They may not be giving Costa Coffee a run for its money just yet, but Death Cafés are a rapidly growing trend worldwide.
Bournemouth University Journalism student Sophie Marsden, left, who is currently working on a multi-media project exploring society's changing attitude towards
Joanna Black, Dying Matters and National Council for Palliative Care Community Involvement Manager, shares an inspirational morning planning for the future with the Lewisham Pensioners' Forum.
I love working with Lewisham Pensioners' Forum and spending time with Kerry, who supports
Funeral photographer Rachel Wallace, who appeared on BBC2's 'Dead Good Job' recently, talks about what inspired her to take up her work, and how it feels to occasionally be met with "shock and revulsion".
I was delighted when BBC2 approached me recently to appear in their
My name is Norman McNamara and four years ago at the age of just 50 I was diagnosed with early-onset Alzheimer’s. Since then, I have dedicated my life to raising awareness of this awful illness. I lost both my father and grandmother to Alzheimer’s, so I realise that unless they find a
Sarah was nine when her mother died. Immediately shipped off to family and friends, she wasn't told what had happened until after the funeral. Now aged 50 with two adult children of her own, she talks about the life-long impact this has had on her.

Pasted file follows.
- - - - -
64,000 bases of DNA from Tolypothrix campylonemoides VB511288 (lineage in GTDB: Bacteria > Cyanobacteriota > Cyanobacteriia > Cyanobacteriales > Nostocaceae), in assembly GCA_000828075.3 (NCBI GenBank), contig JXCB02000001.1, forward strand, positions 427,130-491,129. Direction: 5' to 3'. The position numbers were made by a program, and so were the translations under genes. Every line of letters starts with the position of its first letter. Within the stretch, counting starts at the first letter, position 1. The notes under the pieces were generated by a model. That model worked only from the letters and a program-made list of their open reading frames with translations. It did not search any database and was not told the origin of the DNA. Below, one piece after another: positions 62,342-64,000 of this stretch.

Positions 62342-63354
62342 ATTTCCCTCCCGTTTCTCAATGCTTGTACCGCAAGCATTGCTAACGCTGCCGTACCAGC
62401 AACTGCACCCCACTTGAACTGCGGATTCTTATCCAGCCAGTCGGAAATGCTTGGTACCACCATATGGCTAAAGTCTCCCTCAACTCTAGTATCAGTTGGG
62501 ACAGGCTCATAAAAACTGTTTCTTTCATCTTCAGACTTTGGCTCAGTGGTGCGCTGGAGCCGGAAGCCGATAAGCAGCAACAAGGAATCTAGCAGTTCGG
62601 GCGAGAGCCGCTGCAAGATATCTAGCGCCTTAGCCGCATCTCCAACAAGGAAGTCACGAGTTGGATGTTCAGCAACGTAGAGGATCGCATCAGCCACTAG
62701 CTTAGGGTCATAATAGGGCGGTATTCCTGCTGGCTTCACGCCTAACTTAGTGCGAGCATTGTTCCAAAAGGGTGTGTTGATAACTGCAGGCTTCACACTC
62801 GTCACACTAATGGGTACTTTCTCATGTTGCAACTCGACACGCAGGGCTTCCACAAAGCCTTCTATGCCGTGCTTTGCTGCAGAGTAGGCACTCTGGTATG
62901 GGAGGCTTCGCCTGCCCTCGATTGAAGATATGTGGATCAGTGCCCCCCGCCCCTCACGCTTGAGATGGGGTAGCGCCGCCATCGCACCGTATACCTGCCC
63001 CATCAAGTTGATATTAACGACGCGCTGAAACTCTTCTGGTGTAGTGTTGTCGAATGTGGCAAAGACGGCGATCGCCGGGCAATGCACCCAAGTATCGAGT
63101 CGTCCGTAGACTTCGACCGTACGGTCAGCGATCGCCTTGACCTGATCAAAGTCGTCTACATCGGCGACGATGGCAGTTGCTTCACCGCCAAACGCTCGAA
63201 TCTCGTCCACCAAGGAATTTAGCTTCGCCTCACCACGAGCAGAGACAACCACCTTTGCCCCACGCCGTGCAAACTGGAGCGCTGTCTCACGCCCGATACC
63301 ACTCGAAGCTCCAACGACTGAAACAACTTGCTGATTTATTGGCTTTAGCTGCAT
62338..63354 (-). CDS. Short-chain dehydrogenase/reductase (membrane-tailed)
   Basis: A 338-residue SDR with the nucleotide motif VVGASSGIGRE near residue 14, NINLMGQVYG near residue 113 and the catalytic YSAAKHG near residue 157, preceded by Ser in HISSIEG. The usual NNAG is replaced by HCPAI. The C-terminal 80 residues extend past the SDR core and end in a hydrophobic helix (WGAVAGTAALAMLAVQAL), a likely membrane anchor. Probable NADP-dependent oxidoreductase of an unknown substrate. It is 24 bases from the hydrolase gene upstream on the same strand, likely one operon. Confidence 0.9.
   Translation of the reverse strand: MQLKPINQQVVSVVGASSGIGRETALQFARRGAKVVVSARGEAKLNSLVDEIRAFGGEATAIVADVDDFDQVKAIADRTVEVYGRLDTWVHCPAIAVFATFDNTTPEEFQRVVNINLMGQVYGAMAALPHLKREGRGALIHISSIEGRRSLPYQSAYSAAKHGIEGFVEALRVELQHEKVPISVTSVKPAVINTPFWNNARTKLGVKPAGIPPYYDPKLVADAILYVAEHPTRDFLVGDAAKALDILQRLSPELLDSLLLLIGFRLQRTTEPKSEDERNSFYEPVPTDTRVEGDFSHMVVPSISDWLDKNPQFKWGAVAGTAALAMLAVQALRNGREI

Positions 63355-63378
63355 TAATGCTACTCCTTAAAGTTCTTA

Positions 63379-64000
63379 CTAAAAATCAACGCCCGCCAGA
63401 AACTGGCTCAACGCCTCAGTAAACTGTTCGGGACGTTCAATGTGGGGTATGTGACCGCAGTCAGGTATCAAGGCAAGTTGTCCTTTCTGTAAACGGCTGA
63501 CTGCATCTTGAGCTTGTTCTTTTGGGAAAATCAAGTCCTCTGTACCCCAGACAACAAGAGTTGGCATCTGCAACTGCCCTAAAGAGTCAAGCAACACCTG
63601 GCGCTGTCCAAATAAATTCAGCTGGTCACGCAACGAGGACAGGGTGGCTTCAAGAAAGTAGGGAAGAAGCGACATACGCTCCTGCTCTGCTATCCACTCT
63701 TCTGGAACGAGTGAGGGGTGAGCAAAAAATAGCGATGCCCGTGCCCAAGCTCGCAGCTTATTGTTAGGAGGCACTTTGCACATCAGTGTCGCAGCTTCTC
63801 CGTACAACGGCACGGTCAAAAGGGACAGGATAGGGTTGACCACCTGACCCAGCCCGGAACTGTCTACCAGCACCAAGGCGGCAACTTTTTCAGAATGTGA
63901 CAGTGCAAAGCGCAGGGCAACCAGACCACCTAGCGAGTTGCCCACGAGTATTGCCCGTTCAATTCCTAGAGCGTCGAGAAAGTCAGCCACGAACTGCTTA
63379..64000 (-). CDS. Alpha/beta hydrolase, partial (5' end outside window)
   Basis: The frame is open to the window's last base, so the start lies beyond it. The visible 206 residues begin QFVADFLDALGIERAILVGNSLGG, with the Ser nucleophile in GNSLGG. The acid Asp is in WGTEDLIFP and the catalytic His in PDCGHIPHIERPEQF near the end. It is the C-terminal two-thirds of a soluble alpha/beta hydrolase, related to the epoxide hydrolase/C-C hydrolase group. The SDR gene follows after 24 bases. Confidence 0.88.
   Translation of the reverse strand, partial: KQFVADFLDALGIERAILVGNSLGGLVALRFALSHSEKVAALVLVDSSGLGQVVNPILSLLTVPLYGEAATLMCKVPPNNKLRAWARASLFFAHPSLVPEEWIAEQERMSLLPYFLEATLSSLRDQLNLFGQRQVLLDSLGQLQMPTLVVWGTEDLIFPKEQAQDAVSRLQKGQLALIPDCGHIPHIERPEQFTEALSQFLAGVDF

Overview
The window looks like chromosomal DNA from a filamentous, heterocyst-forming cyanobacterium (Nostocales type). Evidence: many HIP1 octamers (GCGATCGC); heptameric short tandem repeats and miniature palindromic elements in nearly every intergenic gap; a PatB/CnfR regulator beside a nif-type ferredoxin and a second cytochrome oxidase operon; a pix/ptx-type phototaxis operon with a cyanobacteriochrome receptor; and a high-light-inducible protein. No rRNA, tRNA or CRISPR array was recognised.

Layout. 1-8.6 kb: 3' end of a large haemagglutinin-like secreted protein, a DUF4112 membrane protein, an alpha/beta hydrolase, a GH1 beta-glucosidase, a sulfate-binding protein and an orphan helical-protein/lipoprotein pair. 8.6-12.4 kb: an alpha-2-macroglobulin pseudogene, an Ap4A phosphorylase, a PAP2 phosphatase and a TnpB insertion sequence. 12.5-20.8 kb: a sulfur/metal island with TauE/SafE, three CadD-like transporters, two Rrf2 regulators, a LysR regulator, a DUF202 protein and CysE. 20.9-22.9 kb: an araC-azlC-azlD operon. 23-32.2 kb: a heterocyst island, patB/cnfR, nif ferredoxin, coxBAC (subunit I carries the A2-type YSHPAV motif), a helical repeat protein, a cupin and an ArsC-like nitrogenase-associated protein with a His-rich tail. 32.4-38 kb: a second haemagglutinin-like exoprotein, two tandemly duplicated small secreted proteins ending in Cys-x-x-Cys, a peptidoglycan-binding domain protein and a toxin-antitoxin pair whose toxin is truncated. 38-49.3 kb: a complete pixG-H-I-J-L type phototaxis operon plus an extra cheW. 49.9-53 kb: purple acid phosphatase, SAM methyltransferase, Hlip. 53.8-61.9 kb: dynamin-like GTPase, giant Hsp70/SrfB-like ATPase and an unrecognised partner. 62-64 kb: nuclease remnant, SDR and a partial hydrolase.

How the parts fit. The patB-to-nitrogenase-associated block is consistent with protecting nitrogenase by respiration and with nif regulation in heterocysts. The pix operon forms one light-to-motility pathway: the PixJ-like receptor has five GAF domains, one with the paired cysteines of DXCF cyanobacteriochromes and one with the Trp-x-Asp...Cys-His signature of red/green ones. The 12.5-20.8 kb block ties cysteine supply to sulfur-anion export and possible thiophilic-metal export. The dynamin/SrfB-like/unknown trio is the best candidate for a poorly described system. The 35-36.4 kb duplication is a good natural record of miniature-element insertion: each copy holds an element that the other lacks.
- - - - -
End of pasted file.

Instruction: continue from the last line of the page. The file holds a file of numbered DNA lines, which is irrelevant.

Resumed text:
Dying and death are very personal
Soul Midwife Felicity Warner was stunned to be invited to the Women of the Year lunch, where every attendee is handpicked for their personal contribution to society. Felicity talks about the Soul Midwife network she set up that led to her invitation.
There’s a running joke in my family that
After 55 years of marriage, our world was shattered when my husband, Melvin, was diagnosed with Mesothilioma.
We were desperately unhappy, not knowing how to cope. However, following the intervention of our GP, Melvin was admitted to St. David’s Hospice in Llandudno, Wales, where all his
Vanessa Shaw, Palliative Care Educator, Bolton PCT (aka the Bolton Blogger), on how Bolton staff used comedy to encourage dialogue about death during Dying Matters Awareness Week.
Bolton PCT staff Carmel Wiseman and Sharon France, above, during Dying Matters Awareness Week
I was at a “Meet Macmillan” conference a few days ago. Our family has a lot to thank Macmillan for. It was a Macmillan nurse who made it possible for our son, Neil, to die in his own home, and that is why my wife, Dorothy, and I (right) are fund-raisers for Macmillan. Not in any sense
My husband Bill died in the Royal Bournemouth and Christchurch Hospital in August 2008.
He had been diagnosed with emphysema and fibrosis of the lungs in the autumn of the previous year, and was being treated at the Royal Brompton Hospital in London.
His prognosis was not good but we embarked